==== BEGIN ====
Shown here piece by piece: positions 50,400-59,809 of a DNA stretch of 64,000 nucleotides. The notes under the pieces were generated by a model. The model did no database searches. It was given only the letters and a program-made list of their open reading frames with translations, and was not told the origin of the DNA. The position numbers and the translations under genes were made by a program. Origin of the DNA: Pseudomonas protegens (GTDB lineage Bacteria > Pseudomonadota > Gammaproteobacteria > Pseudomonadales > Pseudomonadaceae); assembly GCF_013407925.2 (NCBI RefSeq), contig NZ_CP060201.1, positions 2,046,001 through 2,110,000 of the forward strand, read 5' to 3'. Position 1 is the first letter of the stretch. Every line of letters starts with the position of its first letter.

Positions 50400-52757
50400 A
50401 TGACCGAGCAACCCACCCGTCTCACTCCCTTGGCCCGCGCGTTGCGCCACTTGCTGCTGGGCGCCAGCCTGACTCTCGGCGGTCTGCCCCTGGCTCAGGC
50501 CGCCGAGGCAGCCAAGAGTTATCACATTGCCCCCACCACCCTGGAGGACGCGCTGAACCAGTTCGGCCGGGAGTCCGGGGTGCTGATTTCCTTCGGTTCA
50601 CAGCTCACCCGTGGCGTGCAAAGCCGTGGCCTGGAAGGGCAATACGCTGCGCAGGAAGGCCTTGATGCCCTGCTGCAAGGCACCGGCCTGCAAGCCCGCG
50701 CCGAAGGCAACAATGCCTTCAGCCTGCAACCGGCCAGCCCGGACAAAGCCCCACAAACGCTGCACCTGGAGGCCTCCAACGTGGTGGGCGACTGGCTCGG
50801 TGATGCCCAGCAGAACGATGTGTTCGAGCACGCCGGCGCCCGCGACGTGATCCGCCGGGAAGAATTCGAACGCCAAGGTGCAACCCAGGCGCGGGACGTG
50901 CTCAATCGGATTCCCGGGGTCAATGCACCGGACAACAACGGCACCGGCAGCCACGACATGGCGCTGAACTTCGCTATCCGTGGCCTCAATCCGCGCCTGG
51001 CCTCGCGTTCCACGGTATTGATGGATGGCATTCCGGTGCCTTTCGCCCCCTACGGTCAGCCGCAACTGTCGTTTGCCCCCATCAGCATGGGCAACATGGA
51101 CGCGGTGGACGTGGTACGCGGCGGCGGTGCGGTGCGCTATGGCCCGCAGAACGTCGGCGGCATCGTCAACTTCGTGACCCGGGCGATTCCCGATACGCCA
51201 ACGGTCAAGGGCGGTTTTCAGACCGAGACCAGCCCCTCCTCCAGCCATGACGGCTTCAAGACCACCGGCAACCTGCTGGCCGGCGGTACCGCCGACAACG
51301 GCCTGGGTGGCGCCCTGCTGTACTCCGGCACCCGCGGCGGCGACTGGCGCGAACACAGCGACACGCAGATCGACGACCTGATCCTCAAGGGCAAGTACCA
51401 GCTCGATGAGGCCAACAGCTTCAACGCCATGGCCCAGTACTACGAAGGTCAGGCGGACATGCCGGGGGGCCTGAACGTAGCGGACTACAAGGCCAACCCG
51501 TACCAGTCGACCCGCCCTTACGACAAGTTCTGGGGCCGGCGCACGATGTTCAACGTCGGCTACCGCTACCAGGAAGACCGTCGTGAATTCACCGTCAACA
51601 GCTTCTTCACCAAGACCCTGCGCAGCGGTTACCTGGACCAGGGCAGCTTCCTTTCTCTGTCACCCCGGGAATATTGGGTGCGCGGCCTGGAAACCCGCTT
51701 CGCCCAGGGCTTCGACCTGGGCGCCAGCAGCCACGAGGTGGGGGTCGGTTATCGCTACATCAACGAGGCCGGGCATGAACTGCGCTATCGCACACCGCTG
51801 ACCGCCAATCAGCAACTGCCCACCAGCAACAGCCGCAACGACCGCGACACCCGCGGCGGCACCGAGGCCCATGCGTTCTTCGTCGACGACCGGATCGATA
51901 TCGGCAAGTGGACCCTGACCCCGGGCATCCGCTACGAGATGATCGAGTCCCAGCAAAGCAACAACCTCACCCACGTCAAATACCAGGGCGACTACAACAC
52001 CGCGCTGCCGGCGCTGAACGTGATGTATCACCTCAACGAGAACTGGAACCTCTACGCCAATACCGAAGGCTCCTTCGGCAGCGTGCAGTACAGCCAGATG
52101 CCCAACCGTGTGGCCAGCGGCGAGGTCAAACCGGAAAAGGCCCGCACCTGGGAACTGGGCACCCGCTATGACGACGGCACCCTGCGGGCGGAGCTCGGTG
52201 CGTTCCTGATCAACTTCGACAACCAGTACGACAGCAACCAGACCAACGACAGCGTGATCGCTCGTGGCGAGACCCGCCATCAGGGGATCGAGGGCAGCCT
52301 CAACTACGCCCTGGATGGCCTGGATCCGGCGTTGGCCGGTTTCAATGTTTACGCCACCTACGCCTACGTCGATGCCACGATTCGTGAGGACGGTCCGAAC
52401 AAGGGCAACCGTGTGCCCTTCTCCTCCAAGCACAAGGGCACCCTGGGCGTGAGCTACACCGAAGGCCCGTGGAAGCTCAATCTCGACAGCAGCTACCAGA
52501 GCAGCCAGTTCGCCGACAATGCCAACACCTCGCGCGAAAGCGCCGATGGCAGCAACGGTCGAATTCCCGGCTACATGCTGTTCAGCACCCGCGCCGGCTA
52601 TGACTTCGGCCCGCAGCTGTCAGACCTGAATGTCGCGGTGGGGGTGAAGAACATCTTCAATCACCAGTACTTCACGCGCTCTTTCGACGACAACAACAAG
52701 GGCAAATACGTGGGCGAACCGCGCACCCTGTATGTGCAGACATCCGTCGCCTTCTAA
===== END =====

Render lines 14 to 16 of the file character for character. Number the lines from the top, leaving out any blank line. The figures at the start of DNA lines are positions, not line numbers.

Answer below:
51401 GCTCGATGAGGCCAACAGCTTCAACGCCATGGCCCAGTACTACGAAGGTCAGGCGGACATGCCGGGGGGCCTGAACGTAGCGGACTACAAGGCCAACCCG
51501 TACCAGTCGACCCGCCCTTACGACAAGTTCTGGGGCCGGCGCACGATGTTCAACGTCGGCTACCGCTACCAGGAAGACCGTCGTGAATTCACCGTCAACA
51601 GCTTCTTCACCAAGACCCTGCGCAGCGGTTACCTGGACCAGGGCAGCTTCCTTTCTCTGTCACCCCGGGAATATTGGGTGCGCGGCCTGGAAACCCGCTT